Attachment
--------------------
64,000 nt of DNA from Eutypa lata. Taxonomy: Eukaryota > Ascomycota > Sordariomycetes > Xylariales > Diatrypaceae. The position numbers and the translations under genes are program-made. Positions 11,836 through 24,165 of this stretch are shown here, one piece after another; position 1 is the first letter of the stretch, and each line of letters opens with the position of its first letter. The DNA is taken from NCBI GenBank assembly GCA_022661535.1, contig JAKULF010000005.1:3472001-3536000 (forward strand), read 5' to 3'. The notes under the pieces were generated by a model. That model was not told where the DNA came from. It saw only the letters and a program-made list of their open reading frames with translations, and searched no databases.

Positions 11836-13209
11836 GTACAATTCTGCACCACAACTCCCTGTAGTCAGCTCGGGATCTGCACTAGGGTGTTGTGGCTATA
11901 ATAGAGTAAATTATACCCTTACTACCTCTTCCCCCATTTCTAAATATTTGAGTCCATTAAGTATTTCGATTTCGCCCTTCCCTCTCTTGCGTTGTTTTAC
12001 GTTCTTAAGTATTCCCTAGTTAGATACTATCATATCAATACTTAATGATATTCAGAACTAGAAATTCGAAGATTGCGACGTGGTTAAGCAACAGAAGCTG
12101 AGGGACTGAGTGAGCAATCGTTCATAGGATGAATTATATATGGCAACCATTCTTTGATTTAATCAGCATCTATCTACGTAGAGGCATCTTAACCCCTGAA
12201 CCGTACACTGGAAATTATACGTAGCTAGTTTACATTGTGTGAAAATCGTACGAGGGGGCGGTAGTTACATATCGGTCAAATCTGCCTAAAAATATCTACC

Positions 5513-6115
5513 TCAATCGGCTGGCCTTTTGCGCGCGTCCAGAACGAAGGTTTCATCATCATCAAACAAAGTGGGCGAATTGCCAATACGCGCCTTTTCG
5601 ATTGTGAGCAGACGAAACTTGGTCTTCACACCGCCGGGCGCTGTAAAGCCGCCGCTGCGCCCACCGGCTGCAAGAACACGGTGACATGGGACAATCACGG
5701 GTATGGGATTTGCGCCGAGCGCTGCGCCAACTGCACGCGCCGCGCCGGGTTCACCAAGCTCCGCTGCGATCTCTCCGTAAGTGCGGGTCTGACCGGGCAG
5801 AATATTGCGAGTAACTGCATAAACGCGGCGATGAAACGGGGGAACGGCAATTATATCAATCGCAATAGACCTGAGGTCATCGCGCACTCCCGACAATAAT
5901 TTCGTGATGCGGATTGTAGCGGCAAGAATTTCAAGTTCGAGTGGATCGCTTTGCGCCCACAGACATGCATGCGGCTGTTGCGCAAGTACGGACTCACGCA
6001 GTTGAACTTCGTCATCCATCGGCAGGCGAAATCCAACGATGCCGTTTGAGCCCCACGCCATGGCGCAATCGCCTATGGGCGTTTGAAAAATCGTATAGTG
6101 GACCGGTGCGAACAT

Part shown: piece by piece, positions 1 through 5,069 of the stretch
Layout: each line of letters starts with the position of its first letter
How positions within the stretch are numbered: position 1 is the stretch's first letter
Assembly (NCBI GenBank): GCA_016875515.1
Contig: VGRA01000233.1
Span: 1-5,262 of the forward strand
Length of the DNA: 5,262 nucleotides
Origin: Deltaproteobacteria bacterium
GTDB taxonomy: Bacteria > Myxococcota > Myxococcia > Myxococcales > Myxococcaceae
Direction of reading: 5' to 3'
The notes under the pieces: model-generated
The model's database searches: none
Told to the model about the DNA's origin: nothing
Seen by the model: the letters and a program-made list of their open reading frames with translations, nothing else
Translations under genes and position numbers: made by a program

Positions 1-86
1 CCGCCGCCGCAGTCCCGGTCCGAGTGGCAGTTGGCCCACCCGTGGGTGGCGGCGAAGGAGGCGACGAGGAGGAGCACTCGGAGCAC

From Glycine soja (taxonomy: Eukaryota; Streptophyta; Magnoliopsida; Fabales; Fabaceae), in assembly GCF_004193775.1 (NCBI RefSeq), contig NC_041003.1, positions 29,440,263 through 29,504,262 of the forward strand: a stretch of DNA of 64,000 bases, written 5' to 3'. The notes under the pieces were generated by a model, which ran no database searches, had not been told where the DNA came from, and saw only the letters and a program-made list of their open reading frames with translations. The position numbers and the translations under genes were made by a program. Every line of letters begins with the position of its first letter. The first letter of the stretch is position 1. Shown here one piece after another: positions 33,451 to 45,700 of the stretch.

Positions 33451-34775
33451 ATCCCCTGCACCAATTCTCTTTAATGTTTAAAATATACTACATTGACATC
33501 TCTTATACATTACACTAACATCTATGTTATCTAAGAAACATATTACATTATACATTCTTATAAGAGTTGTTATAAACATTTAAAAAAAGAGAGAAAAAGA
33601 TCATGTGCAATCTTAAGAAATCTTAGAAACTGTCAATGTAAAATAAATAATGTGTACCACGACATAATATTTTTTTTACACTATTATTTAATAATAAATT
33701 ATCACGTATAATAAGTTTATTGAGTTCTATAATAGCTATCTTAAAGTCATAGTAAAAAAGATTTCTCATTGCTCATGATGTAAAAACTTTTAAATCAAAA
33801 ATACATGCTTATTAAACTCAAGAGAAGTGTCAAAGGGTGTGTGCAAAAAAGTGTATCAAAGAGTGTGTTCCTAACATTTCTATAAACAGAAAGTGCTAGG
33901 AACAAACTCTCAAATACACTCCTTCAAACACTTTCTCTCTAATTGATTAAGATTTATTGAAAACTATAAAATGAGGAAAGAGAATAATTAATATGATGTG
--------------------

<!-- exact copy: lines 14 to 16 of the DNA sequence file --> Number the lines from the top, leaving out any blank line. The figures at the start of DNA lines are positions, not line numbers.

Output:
6001 GTTGAACTTCGTCATCCATCGGCAGGCGAAATCCAACGATGCCGTTTGAGCCCCACGCCATGGCGCAATCGCCTATGGGCGTTTGAAAAATCGTATAGTG
6101 GACCGGTGCGAACAT

Part shown: piece by piece, positions 1 through 5,069 of the stretch